The cairn at the 3rd Memorial Lake honors lives given in Kananaskis Country, Alberta, Canada.
The Memorial Lakes hike has been substantially modified by the June 2013 flood event.
This hike is dedicated specifically to Lorelee and Melanie, and generally, to every family member, or friend, or acquaintance of every name on the monument, and to every participant in the Kananaskis Country search and rescue operation during June of 1986.
For new visitors to this heroic and tragic story, you will benefit from reading a previous Memorial Lakes post at Memorial Lakes – Kananaskis Country – Hiking Alberta which will make this post more meaningful.
This is the third attempt to complete this hike. The hike is difficult and the risk profile is too high to responsibly attempt solo. A close friend and long-time hiking partner has agreed to share this mission and the best time has been chosen for good weather combined with long daylight hours. The objective receives absolute commitment and resolve to photograph the Memorial Lakes Cairn near the shoreline of the third and uppermost Memorial Lake on a departure the Ribbon Creek trail-head in Kananaskis Country near Nakiska at 9:30 AM.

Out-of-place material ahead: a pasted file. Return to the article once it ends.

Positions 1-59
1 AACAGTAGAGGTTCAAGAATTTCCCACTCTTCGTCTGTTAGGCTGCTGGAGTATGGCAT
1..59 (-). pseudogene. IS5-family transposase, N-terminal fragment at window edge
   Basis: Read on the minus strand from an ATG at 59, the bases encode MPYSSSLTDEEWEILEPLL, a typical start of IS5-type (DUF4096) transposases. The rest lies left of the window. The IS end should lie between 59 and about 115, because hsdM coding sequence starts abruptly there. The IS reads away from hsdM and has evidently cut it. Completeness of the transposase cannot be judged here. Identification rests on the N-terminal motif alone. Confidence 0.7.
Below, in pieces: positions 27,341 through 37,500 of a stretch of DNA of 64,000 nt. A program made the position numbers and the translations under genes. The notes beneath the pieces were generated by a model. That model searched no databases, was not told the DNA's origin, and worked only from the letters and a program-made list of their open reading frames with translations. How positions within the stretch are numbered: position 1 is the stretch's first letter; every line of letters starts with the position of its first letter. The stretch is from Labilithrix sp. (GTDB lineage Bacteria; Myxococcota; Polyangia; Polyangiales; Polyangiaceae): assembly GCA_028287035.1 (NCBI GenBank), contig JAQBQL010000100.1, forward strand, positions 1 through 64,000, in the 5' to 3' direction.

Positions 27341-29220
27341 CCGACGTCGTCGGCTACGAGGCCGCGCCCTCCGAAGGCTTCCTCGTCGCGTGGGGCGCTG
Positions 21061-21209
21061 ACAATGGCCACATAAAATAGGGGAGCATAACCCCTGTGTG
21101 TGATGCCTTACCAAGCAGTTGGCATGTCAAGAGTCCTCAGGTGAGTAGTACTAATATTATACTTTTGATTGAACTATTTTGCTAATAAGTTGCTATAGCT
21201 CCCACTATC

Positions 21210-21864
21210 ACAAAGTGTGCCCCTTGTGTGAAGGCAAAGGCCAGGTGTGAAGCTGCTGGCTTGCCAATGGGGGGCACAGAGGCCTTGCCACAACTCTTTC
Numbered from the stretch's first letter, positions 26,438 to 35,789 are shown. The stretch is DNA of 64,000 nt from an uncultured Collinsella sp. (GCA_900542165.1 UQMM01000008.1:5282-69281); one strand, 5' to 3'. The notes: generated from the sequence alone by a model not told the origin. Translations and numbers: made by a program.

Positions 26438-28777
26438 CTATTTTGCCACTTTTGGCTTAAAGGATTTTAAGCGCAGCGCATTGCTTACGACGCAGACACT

The Ribbon Creek trail is flat, wide and easy to navigate. For the first kilometer it tracks cascading, clear-water Ribbon Creek.
There are bridge crossings back and forth over Ribbon Creek on what was originally an old logging road.
Following a 3.4 KM (2⅛ mile) hike on good road, the narrow trail along North Ribbon Creek is marked by a roadside cairn branching right.
The trail is rustic, littered with roots and rock outcroppings. Occasional level sections are punctuated by a series of steep climbs. Trail conditions are diverse and variable.
There are several very beautiful stream crossings past a mecca of running water.
At the prolonged and steep ascent trail, time is taken to photograph the cascading tiers in challenging light along the maze of trails at the cliff edges before returning to the main trail.
The waterfalls originate from the outlet of tiny Memorial Lake # 1. Tight quarters make photography challenging but time is taken to relax and enjoy food and fluid.
The hike proceeds on wet trail through dense undergrowth to the other end of Memorial Lake # 1 for arrival at a T-junction at the base of pyramidal Bogart Tower. The turn right leads to and begins the climb up and around the base of Bogart Tower to pass Memorial Lake # 2 (The Emerald) and achieve Memorial Lake # 3.